At the same time, the rule of law plays a prominent role in Chinese political discourse. But, while nominally acknowledging its importance, officials creatively turn the concept on its head. Nowhere was this more apparent than in recent efforts to portray the purge of Chongqing’s former Party boss, Bo Xilai, as an example of the CCP “safeguarding the rule of law.”
And yet, formal pronouncements aside, if China’s leadership is to meet growing popular demands and quell rising discontent, it will have to commit itself to the rule of law in fact. Such a move would have far-reaching benefits for China’s global standing as well.
China’s recent emergence as a key international player (albeit a reluctant one) has exposed its leaders’ uncertainty about the country’s future global role, as well as raising questions about their readiness to bear the responsibilities that its stature implies. China still falters when it comes to building “soft power” or assuring interlocutors, near and far, that its “peaceful rise” will remain peaceful.
Indeed, China today is increasingly perceived to be undermining the international order, while promoting novel interpretations of concepts such as democracy, pluralism, and representation. For many, its behavior toward Syria – aligning itself with Russia to block international action – and in maritime territorial disputes with its neighbors exemplifies this tendency.
It is, therefore, little surprise that China’s policies are widely regarded as a reflection of former Chinese Premier Deng Xiaoping’s call for a strategy of “hiding our light and nurturing our strength.” But China’s ability to persuade others that its international behavior stems from its search for balance will depend on its leaders’ ability to embrace the rule of law – in substance rather than just in rhetoric – as a fundamental basis for the harmony that they publicly espouse.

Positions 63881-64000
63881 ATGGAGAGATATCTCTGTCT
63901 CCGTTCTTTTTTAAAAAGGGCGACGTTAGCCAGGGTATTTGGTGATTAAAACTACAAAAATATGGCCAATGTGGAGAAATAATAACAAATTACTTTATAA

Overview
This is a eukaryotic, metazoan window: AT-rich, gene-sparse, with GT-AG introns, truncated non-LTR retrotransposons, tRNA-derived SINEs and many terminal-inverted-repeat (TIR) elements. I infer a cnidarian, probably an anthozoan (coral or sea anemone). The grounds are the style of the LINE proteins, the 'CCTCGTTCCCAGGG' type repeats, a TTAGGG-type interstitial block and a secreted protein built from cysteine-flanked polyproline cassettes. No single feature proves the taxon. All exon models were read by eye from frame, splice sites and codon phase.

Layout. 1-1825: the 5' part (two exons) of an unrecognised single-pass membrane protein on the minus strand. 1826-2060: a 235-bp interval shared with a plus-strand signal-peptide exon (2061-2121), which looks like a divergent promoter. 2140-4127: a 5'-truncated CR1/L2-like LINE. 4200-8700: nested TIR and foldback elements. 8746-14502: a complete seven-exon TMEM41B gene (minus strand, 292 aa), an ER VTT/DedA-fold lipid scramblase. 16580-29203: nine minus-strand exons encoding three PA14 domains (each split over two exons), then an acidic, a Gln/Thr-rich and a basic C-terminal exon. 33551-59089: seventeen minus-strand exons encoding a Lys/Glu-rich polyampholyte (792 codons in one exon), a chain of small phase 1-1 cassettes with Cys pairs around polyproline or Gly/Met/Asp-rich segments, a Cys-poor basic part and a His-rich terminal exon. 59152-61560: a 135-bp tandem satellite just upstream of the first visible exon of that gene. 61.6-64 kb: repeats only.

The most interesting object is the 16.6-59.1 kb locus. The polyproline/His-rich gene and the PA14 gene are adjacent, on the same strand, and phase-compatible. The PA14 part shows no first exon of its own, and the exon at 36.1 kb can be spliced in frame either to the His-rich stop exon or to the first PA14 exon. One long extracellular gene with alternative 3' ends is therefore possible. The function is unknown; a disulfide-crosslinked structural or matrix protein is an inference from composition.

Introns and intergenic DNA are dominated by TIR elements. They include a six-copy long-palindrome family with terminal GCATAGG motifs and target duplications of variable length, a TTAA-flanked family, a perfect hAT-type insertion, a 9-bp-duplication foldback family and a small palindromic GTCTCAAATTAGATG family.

So far, the survival of China’s political system has rested on the identification and deft handling of the most pressing issues of the day. Every Chinese leader since Mao Zedong’s death in 1976 has left an indelible mark. For Deng, it was the move toward a market economy, articulated through the “Four Modernizations.” His successor, Jiang Zemin, undertook internal reevaluation of the CCP and expansion of its base through the “Three Represents.” And the outgoing Hu Jintao’s objective was development, particularly in the country’s vast interior, unleashed through large-scale privatization.
Despite continuing uncertainty surrounding China’s coming political transition, it is expected that pragmatism – the common thread among its leaders after Mao – will carry over to the new ruling cohort. If so, it should impress upon them the notion that their best strategy, both internally and internationally, is to devote their considerable resources and energy to strengthening China’s rule-of-law institutions, even though such reforms will invariably curtail the CCP’s arbitrary power.